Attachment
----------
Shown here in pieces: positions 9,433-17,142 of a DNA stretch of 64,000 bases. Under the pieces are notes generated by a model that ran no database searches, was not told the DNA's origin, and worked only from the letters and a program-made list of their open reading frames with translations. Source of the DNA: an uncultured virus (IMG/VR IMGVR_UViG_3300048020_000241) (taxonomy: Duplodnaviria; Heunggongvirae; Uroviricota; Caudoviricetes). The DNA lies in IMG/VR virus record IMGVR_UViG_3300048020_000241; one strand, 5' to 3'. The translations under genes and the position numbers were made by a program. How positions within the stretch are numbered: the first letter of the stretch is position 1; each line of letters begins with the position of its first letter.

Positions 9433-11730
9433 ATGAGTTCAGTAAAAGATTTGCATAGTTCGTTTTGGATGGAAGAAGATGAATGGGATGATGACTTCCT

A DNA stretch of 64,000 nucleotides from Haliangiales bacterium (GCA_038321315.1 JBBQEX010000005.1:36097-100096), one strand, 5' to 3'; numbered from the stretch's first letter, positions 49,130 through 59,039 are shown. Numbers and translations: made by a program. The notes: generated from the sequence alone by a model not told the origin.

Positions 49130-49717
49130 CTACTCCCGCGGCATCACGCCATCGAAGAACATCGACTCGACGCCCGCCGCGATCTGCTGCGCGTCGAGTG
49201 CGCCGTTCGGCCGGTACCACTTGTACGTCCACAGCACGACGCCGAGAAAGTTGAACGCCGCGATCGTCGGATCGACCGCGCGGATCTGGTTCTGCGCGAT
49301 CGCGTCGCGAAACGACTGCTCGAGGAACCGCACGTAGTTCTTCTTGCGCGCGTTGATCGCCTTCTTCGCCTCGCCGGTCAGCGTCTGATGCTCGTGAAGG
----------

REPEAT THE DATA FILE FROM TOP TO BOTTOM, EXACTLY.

Shown here in pieces: positions 9,433-17,142 of a DNA stretch of 64,000 bases. Under the pieces are notes generated by a model that ran no database searches, was not told the DNA's origin, and worked only from the letters and a program-made list of their open reading frames with translations. Source of the DNA: an uncultured virus (IMG/VR IMGVR_UViG_3300048020_000241) (taxonomy: Duplodnaviria; Heunggongvirae; Uroviricota; Caudoviricetes). The DNA lies in IMG/VR virus record IMGVR_UViG_3300048020_000241; one strand, 5' to 3'. The translations under genes and the position numbers were made by a program. How positions within the stretch are numbered: the first letter of the stretch is position 1; each line of letters begins with the position of its first letter.

Positions 9433-11730
9433 ATGAGTTCAGTAAAAGATTTGCATAGTTCGTTTTGGATGGAAGAAGATGAATGGGATGATGACTTCCT

A DNA stretch of 64,000 nucleotides from Haliangiales bacterium (GCA_038321315.1 JBBQEX010000005.1:36097-100096), one strand, 5' to 3'; numbered from the stretch's first letter, positions 49,130 through 59,039 are shown. Numbers and translations: made by a program. The notes: generated from the sequence alone by a model not told the origin.

Positions 49130-49717
49130 CTACTCCCGCGGCATCACGCCATCGAAGAACATCGACTCGACGCCCGCCGCGATCTGCTGCGCGTCGAGTG
49201 CGCCGTTCGGCCGGTACCACTTGTACGTCCACAGCACGACGCCGAGAAAGTTGAACGCCGCGATCGTCGGATCGACCGCGCGGATCTGGTTCTGCGCGAT
49301 CGCGTCGCGAAACGACTGCTCGAGGAACCGCACGTAGTTCTTCTTGCGCGCGTTGATCGCCTTCTTCGCCTCGCCGGTCAGCGTCTGATGCTCGTGAAGG